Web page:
State Paid Leave Benefit – Effective January 1, 2025
Maryland passed the “Time to Care Act of 2022,” establishing a state paid leave benefit to run concurrently with Federal Family and Medical Leave Act (FMLA) leave, if applicable. Once in effect, employees will have the option to request payment for part of their FMLA leave. If the employer is not subject to FMLA, employees will be eligible for paid benefits if they have worked 680 hours over the 12 months prior to the leave request.
Recreational Marijuana – Effective July 2023
The use and possession of recreational marijuana will become legal; however, employers may prohibit employees from possessing marijuana on company property, as well as being under the influence while at work.
Parking benefits update – Effective January 15, 2023
Employers with at least 20 employees in DC that own or lease parking spaces as a parking benefit must offer alternatives to that benefit in the form of a clean air transportation benefit, developing a transportation demand management plan, and/or pay a clean air compliance fee. Employers must report how they are complying with this requirement by January 15, 2023, and every two years thereafter.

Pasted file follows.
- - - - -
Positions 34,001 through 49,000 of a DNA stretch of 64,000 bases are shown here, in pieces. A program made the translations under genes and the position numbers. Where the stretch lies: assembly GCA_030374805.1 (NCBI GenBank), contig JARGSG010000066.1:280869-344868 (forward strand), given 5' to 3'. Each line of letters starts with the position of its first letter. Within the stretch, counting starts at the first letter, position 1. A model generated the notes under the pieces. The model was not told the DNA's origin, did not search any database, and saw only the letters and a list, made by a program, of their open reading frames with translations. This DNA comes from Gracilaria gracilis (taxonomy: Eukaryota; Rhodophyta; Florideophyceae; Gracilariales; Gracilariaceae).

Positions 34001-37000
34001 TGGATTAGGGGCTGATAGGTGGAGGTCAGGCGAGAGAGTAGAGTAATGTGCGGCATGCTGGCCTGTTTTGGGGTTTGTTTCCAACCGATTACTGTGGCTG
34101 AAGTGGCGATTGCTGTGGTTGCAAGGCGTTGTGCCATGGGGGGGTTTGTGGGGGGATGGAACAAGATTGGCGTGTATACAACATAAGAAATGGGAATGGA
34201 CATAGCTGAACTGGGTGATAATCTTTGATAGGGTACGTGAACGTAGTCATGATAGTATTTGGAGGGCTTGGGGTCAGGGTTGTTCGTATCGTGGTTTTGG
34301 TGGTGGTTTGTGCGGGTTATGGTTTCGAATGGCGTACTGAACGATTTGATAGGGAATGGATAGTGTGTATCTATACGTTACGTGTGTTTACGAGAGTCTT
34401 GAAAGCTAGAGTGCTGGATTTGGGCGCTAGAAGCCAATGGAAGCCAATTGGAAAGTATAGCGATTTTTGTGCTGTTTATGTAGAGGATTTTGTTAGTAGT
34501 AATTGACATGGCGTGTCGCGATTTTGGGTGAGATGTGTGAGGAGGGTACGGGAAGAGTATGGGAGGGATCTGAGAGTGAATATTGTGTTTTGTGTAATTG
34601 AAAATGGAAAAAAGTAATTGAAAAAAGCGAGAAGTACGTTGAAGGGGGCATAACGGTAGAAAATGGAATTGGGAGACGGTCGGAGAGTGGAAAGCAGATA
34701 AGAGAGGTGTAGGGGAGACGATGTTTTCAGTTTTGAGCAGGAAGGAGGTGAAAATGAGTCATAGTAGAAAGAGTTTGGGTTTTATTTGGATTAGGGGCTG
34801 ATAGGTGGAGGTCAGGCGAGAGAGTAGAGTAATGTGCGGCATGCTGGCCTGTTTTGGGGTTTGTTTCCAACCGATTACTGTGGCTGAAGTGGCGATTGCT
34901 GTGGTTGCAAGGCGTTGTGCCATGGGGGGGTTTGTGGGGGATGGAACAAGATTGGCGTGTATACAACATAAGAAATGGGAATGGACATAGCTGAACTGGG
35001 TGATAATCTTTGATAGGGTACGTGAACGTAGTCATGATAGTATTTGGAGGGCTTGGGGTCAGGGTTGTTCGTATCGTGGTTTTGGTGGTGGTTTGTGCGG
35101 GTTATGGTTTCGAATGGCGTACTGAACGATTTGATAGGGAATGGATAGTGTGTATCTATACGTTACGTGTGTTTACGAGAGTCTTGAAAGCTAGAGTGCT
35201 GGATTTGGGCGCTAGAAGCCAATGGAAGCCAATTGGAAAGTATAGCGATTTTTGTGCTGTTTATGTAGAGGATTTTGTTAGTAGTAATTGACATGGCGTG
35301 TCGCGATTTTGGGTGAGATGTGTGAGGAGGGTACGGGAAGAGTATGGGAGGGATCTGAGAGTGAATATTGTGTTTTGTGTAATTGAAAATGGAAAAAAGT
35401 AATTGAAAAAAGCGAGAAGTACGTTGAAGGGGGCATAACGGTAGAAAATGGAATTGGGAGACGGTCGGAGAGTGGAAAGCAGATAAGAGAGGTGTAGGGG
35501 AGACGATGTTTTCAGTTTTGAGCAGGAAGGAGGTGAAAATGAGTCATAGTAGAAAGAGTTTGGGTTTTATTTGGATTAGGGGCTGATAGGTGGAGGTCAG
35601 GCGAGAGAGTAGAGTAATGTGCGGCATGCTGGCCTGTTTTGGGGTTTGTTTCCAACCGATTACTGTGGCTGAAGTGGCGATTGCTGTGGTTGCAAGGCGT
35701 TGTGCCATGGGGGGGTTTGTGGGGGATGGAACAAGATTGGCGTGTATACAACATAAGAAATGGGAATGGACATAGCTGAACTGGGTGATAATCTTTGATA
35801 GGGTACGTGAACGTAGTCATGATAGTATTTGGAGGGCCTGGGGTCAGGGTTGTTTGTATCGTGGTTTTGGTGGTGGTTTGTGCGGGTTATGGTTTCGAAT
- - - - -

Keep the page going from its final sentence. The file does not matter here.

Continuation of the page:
Gradual phase out of tip credit – Effective January 1, 2023
Voters in DC approved a gradual phase out of the tip credit, meaning tipped employees will be paid at the regular minimum wage by 2027. The minimum wage for tipped employees increases as follows:
January 1, 2023: $6.00 per hour
July 1, 2023: $8.00 per hour
July 1, 2024: $10.00 per hour
July 1, 2025: $12.00 per hour
July 1, 2026: $14.00 per hour
July 1, 2027: $16.10 per hour
Interested in other current employment trends? Click the link to view the recent blog: Why It’s Time to Redraw Your Leadership Boundaries or check back for more on human resources, payroll, insurance, and benefits.
This article does not constitute legal advice, and there are subtle variations in employment law as it pertains to this topic, depending on where your business operates. It is strongly suggested that you seek consultation or legal counsel before making policy decisions.